Jim Carroll is not a tech guy anymore. The renowned author, consultant, columnist and keynote speaker is a futurist
The former Computing Canada columnist has been uncovering practical trends that will happen in the future. What’s in store for people in the next 20 years? Well, how about a baseball bat with a microprocessor inside or bio connectivity for the healthcare industry.
CDN asked Carroll to give our readers a snapshot of what to look forward to.
CDN: In the next 20 years what will come of the high tech industry?
Jim Carroll: I still think the biggest thing going on today is how we put technology in a box. Everyone knows about open source and it will be far bigger than anyone thinks. And we now live in a browser world. I can do anything without a big clunky thing on my desktop. From a desktop perspective it is stunning what the next two years will bring.
The network is the computer, like (Sun CEO) Scott McNealy said. There will be slim machines with a browser and I can do anything. This is happening faster than you think. CDs are from the old days.
When I was speaking at the Fibre-To-The-Home council, people there talked about 100 Mbps to the home. I described the advancements in optical networking are such that we will be dealing with petabyte capacity. Consumers will be demanding it. YouTube was not on the radar screen a year ago and you know what? YouTube will be yesterday’s news. There will be something else. The pace of technology change in and of itself will be that people just can’t keep up with how rapidly things come out.
CDN: What does the future hold for technology solution providers?
J.C.: They’ve got to stop focusing on products and start focusing on what they try to do. Companies are out there and they write an article that says: ‘Does your company need CRM?’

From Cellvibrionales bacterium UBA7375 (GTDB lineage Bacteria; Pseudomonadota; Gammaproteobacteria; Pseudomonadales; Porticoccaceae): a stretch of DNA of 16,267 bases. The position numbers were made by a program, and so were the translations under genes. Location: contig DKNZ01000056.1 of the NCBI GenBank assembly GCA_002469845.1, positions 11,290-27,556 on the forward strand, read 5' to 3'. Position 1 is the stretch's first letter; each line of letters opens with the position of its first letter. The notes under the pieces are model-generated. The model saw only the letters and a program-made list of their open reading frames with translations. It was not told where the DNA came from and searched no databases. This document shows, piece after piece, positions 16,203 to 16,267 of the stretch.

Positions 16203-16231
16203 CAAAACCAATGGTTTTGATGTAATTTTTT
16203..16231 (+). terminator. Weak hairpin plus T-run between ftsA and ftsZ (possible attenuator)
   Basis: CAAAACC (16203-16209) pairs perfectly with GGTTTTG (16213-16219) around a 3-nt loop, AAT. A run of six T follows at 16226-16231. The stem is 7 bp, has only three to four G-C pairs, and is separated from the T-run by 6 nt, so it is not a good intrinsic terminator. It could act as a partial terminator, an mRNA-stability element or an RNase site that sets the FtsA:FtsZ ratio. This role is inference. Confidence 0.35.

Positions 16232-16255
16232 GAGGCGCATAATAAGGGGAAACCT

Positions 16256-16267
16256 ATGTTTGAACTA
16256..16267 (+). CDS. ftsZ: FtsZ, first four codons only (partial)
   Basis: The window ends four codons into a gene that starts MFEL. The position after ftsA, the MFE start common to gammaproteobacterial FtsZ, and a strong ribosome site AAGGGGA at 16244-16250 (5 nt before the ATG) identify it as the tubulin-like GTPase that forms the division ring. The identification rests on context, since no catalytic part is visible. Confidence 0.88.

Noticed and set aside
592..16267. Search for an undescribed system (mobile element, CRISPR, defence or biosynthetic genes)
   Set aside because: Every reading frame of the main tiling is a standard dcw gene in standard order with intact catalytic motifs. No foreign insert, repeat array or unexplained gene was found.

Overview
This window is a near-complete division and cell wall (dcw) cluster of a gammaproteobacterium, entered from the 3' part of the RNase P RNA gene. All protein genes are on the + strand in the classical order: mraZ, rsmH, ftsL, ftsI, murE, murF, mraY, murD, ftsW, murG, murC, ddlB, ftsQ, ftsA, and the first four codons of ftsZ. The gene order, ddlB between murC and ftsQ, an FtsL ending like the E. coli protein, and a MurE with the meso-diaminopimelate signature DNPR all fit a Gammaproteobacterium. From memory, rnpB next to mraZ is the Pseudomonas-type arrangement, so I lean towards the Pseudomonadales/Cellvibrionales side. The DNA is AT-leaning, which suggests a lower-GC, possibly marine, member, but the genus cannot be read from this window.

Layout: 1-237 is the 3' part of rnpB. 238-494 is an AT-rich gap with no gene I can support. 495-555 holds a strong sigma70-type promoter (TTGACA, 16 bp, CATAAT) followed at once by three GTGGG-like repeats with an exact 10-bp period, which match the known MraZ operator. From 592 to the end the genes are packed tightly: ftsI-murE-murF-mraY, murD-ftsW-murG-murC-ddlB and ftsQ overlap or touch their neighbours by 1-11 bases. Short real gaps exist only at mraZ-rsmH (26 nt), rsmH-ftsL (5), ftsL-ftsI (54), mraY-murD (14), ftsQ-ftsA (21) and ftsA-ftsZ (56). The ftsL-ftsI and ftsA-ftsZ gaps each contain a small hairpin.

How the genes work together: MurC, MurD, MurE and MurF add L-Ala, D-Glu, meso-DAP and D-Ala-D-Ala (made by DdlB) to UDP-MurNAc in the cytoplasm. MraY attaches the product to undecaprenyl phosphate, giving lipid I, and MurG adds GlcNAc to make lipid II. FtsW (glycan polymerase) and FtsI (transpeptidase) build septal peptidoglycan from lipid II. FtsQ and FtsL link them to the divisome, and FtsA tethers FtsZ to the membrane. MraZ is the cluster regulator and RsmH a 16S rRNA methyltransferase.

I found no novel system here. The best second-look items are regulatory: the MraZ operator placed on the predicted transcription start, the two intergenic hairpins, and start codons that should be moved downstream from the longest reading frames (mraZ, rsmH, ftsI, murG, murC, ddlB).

That’s not what you want to focus on. What is the business impact?
They are dealing with furious changes in the market and need a sales force that is lean and mean. There are whole and big problems that need to be fixed and the technology industry sits back with this inane focus on product suites. They still have it wrong.
They have to talk the language of the business executive, (but) when they do get something big they put a label on it such as software as a service (SaaS). They have to put it in a box and put the spin machine on it. They should not think that way. Executives deal with company problems in video game speed.
Did you know that 40 to 50 per cent of the revenue of games is in the first four days? They have to have up-to-the second insight and find out where every single SKU is. That is a problem that needs a solution, (but) technology dealers go out and say ‘We have this product.’
CDN: Does it matter if they are from Canada or is this a common problem all over the world?
J.C.: Common problem? No, it is a Canadian problem. I have met with CFOs and CEOs of big companies and there is a huge attitude difference with the U.S. and Canada. We are so freaking slow up here. We are not thinking the same way. Today it is about velocity and it is about video game intensity.
I talk to IT groups of Canadian companies and it was like sitting in a room back in the ‘eighties with COBOL coders. The difference with IT minds of the two nations is absolutely astounding.
CDN: Will the direct model die or prevail?
J.C.: Well, I have, lets see . . . one, two, three Dell laptops and another Dell upstairs. I use it to buy other stuff. I know Dell is getting crucified in the press, but my PC is three years old and I’ve had several problems with it.
And I order parts to repair it from Dell and I usually get them in a few days. It is another freaking machine now. I think the (direct) model works.
On the other hand, the biggest challenge for Dell is the PC. The PC is going to disappear.
In a few years we will be buying a tiny thing with Fibre Channel capacity that you plug into a wall. Look at the USB keys. There will be a USB key with 100Gbs in a year. In 10 years time will we buy a box? Probably not.